Downregulation of ubiquitin-specific protease 14 (USP14) inhibits breast cancer cell proliferation and metastasis, but promotes apoptosis
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Breast cancer is the second leading cause of cancer-related death in women. Previously, evidence suggested that ubiquitin-specific protease 14 (USP14) was associated with various signal transduction pathways and tumourigenesis. In this study, we demonstrate that USP14 is a novel therapeutic target in breast cancer. A Western blot analysis of USP14 was performed using seven breast cancer tissues and paired adjacent normal tissues and showed that the expression of USP14 was increased in the breast cancer tissues. Immunohistochemistry was conducted on formalin-fixed paraffin-embedded sections of breast cancer samples from 100 cases. Using Pearson’s χ2 test, it was demonstrated that USP14 expression was associated with the histological grade, lymph node status and Ki-67 expression in the tumour. The Kaplan–Meier analysis revealed that increased USP14 expression in patients with breast cancer was associated with a poorer prognosis. In in vitro experiments, the highly migratory MDA-MB-231 cells that were treated with USP14-shRNA (shUSP14) exhibited decreased motility using Transwell migration assays. Next, we employed a starvation and re-feeding assay, and the CCK-8 assay demonstrated that USP14 regulated breast cancer cell proliferation. Furthermore, we used flow cytometry to analyse cellular apoptosis following USP14 knockdown. Taken together, our results suggested that USP14 was involved in the progression of breast cancer.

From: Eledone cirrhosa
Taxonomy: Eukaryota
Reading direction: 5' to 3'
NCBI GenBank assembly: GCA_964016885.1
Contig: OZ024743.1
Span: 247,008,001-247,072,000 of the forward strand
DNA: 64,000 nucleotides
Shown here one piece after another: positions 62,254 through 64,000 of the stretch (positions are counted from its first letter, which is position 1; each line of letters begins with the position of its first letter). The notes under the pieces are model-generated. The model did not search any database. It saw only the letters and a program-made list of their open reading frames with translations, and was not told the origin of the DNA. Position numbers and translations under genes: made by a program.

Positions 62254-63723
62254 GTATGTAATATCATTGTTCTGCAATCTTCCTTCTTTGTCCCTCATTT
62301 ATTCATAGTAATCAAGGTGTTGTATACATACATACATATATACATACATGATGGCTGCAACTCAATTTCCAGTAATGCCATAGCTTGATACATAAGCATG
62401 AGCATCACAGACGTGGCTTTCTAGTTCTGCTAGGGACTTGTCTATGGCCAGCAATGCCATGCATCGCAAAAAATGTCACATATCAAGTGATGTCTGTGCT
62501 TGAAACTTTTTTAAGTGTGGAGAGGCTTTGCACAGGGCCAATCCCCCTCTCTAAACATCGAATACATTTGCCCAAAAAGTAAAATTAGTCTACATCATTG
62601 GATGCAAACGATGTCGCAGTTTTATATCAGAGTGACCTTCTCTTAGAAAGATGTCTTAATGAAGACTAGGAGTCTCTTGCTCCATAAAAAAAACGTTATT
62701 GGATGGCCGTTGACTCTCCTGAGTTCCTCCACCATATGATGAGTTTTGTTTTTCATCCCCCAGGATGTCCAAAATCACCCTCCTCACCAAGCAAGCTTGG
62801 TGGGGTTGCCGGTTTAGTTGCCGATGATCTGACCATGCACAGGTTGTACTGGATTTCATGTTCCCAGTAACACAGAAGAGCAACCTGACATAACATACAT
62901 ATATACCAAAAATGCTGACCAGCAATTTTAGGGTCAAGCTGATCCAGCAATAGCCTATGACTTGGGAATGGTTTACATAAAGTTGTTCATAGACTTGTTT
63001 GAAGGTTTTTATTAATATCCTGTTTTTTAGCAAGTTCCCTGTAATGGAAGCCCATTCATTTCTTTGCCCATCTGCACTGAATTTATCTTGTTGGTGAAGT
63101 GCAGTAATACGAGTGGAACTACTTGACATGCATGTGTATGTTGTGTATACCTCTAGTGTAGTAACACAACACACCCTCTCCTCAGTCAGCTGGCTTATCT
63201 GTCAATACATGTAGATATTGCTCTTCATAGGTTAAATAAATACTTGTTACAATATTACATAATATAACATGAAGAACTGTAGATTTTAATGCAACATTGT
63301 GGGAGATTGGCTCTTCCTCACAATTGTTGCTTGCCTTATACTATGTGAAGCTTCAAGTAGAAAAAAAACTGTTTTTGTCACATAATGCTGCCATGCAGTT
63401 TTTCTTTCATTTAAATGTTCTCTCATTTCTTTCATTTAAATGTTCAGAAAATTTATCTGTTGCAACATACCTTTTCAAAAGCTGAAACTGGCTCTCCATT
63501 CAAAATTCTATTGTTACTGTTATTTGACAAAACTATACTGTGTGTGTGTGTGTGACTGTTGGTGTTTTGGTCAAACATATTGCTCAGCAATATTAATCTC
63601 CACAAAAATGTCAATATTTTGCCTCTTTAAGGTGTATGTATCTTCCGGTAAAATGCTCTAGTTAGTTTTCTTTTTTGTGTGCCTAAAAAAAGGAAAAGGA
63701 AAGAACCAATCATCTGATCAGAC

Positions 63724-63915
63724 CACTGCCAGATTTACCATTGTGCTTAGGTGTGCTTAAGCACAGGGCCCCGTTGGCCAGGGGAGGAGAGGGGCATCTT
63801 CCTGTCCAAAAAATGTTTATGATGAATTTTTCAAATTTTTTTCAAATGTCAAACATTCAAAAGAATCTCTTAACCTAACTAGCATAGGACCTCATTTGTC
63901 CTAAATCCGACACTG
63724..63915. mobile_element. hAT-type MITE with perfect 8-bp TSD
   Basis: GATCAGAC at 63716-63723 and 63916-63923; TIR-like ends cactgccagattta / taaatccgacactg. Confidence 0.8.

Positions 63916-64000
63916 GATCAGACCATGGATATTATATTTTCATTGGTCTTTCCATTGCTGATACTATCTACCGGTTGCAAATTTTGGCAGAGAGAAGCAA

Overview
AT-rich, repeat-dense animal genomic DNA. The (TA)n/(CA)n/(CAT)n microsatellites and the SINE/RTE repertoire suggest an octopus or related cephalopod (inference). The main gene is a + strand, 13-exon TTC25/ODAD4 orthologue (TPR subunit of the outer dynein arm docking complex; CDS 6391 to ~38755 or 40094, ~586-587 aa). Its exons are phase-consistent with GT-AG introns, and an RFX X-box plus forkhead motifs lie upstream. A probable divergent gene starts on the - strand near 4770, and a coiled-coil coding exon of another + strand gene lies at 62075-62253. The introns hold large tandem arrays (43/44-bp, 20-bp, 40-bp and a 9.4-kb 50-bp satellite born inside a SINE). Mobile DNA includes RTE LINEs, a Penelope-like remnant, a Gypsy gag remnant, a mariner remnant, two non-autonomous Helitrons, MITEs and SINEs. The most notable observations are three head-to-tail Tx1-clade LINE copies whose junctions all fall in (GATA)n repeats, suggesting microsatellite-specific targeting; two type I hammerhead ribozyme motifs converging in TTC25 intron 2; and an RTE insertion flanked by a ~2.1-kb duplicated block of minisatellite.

KeywordsUSP14 Breast cancer Proliferation Migration Apoptosis
This work was supported by the National Natural Science Foundation of China (No. 81302285) and the Natural Scientific Foundation of Nantong University Grant (No. 12Z009).
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Conflict of interest
The authors declare that they have no conflicts of interest.
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